Rare Black Leopards Appear on San Diego Zoo Global Remote Cameras

San Diego Zoo Global researchers have confirmed the presence of rare black leopards living in Laikipia County, Kenya. Sometimes called black panthers, the melanistic leopards were filmed in Lorok, Laikipia County, Kenya on remote cameras that were set up as part of a large-scale study aimed at understanding the population dynamics of leopards in Mpala and Loisaba Conservancies.  

“Regionally we’ve heard reports of black leopards living here in Kenya, but high-quality footage or imagery to support these observations has always been missing,” said Nicholas Pilfold, Ph.D., San Diego Zoo Global scientist. “That’s what we’ve provided here with our cameras, and now we’re able to confirm what has been long suspected about black leopards living in Laikipia County.”   

African leopards have the largest range of any subspecies of leopard, yet observations of melanism are rare. Melanism is a gene mutation occurrence where the coat appears completely black in the daytime, but infrared imagery reveals the leopard’s iconic rosette patterns at night.  

 “I grew up in Koija, which borders Loisaba Conservancy, and elders in my community had told me about black leopards being common in the Laikipia Plateau,” said Ambrose Letoluai, research assistant for the leopard conservation program. “It’s exciting to see black leopards on our cameras—and more research into their melanism is needed, so we can understand why they occur here.”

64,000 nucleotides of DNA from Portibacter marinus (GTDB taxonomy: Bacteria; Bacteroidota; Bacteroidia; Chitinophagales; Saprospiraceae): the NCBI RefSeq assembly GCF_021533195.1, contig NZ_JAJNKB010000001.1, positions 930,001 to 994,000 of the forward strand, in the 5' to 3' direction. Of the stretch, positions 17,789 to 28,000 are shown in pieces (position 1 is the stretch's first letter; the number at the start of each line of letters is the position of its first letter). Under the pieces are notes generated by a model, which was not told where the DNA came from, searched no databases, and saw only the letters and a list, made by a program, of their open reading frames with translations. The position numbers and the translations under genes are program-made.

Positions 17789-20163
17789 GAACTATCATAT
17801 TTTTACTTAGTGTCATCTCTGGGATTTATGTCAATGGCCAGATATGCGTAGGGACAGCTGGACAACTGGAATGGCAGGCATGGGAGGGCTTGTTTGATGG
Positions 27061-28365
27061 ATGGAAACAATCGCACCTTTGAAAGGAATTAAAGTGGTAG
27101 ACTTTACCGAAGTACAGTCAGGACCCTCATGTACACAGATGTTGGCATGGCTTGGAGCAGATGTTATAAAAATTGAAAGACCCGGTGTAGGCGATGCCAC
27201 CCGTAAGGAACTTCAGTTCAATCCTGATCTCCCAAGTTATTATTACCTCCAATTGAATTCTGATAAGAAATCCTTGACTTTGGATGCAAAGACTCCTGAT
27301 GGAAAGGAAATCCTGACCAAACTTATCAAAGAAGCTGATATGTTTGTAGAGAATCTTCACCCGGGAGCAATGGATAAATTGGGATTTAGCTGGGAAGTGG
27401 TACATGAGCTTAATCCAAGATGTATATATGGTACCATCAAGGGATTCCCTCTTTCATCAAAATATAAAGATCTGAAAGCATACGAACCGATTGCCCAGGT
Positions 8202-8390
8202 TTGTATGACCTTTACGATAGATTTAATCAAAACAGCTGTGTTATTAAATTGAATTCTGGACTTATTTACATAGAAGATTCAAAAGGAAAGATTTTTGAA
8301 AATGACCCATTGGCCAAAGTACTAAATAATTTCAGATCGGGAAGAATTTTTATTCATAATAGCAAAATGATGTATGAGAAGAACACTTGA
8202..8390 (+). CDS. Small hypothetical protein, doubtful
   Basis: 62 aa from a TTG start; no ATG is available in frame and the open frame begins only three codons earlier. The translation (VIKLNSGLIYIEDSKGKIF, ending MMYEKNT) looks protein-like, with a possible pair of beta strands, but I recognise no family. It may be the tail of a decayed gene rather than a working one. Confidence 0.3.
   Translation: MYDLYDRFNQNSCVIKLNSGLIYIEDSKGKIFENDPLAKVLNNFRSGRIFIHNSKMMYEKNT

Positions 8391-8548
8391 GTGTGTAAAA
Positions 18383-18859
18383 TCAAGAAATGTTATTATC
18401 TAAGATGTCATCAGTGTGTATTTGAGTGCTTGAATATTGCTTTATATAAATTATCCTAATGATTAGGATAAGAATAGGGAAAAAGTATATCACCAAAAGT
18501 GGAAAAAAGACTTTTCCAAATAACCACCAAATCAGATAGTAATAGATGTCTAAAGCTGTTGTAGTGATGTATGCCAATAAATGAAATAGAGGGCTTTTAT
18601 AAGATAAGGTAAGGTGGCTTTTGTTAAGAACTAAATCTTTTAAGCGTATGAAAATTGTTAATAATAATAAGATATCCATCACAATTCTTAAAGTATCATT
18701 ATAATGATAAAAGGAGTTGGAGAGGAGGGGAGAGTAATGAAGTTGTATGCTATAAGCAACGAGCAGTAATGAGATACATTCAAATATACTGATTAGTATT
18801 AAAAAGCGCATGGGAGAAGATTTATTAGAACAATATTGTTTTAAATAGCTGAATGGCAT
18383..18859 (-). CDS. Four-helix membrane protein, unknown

Previous observations suggest that melanism is more likely to appear among leopards living in densely forested habitats. In these areas, thick forest and additional shade provides a darker background for the leopards’ camouflage. However, the recent sighting of melanistic leopards in the arid environment of Laikipia County presents new questions about the adaptive significance of this trait. The sighting also highlights the importance of developing a conservation program that effectively protects the species in the area. 

San Diego Zoo Global is working closely with local partners—including Loisaba Conservancy, Mpala Research Centre, Kenya Wildlife Service, Laikipia County Government and The Nature Conservancy—on a new initiative to track and research leopard populations in the area, with the aim of preserving the species and maintaining healthy ecosystems. The observations of melanism were published in the African Journal of Ecology. 

African leopards are listed as Vulnerable on the International Union for Conservation of Nature’s (IUCN) Red List of Threatened Species. Habitat loss and fragmentation, competition for prey, conflict with livestock and farmers, and hunting have reduced the number of leopards throughout Africa, although the total extent of this population decline is still unknown.  

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  1. Dr. Alexander Sliwa